(BOSTON) — For one participant in Monday’s Boston Marathon, crossing the finish line will mean more than a 26.2-mile trek; it will be a vindication of her ability to bounce back from a 2013 event that ultimately cost her a leg.
Rebekah Gregory was at the finish line of the Boston Marathon when a bomb exploded in April of 2013. In a 2014 tribute run, she crossed the same finish line in a wheelchair. She was one of 16 marathon victims to lose a limb. After undergoing several operations, she ultimately had her left leg amputated and replaced with a prosthetic one.
But that didn’t stop her from training for this year’s Boston Marathon.
“This time I won’t be laying on the ground in pieces, or having to be assisted because I can’t do things on my own,” Gregory wrote on her Facebook page in a post that received over 4,000 “likes” in less than 24 hours. “This time…the only thing hitting the ground will be my running shoe, as I show myself and the rest of the world that I am back, stronger than ever. …and there is NO stopping me now.”
Gregory wrote in an email to ABC News that she started strength training one week before her leg was amputated last November. Since her surgery, she has tried to train five days a week for at least an hour, focusing on both strength and endurance.
“Running has been a huge release to me with all of the craziness going on,” she wrote.
Gregory has chronicled her journey since the marathon on social media. Before she underwent surgery in November to have her leg amputated, she posted a breakup letter to her limb on her Facebook page, writing, “go get yourself one last pedicure on me and enjoy it because tomorrow…I will be cutting you out of my life for good.”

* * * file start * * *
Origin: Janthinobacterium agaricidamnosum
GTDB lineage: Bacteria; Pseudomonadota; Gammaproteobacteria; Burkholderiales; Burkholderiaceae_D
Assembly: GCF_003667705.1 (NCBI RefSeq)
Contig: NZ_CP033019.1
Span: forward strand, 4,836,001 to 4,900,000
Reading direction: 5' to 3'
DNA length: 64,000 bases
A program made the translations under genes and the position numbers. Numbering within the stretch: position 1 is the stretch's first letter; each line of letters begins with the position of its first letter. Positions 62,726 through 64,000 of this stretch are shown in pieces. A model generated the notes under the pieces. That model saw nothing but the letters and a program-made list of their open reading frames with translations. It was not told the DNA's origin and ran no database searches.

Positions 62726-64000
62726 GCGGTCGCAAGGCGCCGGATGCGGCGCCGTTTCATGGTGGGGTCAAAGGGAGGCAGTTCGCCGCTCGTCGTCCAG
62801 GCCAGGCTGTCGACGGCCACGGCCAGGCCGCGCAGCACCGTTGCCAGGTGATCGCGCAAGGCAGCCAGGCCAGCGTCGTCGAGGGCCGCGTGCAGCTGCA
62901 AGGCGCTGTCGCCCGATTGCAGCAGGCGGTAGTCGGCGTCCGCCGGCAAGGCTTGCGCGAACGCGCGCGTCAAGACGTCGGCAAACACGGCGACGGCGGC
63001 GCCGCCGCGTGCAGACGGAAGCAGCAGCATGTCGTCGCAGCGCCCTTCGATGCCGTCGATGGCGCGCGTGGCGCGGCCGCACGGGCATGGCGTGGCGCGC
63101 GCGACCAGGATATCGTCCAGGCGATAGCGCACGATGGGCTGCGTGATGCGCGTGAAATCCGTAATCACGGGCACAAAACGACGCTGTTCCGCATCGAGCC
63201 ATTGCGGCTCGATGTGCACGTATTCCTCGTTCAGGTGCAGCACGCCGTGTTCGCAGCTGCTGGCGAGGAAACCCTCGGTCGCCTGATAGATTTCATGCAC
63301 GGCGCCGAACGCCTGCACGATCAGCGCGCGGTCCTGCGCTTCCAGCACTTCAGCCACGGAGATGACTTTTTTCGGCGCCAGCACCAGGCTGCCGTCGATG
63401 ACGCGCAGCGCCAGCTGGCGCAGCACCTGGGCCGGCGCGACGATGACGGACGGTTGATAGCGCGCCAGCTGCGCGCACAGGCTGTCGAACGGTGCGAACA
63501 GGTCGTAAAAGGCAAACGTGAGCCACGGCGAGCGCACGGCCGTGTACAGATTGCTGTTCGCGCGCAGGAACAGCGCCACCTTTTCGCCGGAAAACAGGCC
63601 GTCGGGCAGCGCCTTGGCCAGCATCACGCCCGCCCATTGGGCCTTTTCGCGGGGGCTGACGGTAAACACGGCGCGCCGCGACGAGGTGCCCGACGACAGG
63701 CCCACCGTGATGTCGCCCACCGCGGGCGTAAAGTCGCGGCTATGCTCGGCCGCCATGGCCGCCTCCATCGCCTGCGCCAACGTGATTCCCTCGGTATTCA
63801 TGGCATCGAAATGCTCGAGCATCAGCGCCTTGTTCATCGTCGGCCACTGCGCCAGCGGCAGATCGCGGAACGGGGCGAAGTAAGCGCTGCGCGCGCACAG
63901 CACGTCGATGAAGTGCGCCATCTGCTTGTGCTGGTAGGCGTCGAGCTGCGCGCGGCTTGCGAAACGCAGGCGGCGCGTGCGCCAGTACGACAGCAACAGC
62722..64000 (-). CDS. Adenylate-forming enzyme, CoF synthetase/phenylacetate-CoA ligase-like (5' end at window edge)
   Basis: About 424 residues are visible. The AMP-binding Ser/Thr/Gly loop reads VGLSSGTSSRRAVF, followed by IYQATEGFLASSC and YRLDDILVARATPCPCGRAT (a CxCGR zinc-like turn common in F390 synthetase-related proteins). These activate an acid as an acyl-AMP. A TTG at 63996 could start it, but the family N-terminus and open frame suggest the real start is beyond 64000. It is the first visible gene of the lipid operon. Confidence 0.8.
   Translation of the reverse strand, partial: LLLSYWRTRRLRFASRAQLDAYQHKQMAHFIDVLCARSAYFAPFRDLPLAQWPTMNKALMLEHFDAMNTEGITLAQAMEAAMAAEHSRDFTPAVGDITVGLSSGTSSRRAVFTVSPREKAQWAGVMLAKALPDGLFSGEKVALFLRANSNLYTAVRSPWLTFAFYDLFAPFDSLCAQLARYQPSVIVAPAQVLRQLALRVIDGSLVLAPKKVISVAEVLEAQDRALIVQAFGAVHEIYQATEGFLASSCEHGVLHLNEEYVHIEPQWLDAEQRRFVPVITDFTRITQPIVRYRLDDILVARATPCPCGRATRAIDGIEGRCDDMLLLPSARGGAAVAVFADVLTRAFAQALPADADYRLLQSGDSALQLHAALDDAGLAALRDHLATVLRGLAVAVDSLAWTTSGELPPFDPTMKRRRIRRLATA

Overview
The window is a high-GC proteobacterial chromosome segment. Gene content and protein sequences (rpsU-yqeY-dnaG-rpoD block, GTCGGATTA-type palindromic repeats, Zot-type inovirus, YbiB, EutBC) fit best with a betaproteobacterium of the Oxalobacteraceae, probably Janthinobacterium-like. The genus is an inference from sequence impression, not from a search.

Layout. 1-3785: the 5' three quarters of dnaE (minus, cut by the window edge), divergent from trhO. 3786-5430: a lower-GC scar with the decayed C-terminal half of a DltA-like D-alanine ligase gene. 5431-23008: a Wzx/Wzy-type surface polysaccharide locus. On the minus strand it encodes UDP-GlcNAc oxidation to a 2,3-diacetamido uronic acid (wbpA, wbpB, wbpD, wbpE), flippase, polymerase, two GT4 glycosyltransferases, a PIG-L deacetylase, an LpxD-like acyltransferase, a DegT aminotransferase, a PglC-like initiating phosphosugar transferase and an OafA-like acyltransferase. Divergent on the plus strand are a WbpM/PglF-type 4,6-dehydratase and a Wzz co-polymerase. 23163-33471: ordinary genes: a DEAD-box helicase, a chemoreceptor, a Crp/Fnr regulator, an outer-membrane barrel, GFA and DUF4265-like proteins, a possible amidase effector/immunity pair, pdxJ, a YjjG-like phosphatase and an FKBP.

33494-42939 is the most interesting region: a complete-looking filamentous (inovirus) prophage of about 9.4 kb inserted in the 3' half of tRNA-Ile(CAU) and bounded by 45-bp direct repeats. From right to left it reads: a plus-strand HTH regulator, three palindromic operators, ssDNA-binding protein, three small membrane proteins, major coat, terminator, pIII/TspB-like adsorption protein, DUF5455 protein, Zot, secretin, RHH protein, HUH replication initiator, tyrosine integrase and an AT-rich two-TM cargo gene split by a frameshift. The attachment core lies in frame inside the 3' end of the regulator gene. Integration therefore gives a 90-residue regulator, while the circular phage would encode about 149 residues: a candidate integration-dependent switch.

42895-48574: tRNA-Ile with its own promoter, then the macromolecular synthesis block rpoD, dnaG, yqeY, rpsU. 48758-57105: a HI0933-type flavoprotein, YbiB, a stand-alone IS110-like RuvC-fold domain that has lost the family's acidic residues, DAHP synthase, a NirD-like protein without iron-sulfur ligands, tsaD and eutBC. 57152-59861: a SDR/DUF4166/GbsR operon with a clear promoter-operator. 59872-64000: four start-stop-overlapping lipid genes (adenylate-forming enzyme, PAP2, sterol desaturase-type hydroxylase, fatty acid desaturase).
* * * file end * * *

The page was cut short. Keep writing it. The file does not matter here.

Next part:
She then provided frequent Facebook and Instagram posts about adjusting to a prosthetic leg and her training routine as she prepared for this year’s race.
Gregory posted on her Facebook page Feb. 2: “2 laps around a basketball court is still pretty far from a marathon. But do you know where else it’s far from? Where I was a week ago.”
“Seeing progress every day and I’m only getting stronger from here,” she added.
Running with a prosthetic leg has been challenging, she wrote to ABC News, because she can’t feel it hitting the pavement. She likened it to an “elbow grinding against a hard surface all day.”
Gregory was also among the witnesses who testified at the trial of Dzhokhar Tsarnaev, who was found guilty this month on all 30 counts relating to the 2013 bombing. She told ABC News’ Brian Ross that testifying helped her overcome her fear of Tsarnaev, whom she called a “coward.”
“I didn’t realize I was so fearful, but I truly was and until yesterday, I had this sense of insecurity because of how much I had lost at the finish line that day and I took so much of that back,” she told Ross in a March interview.
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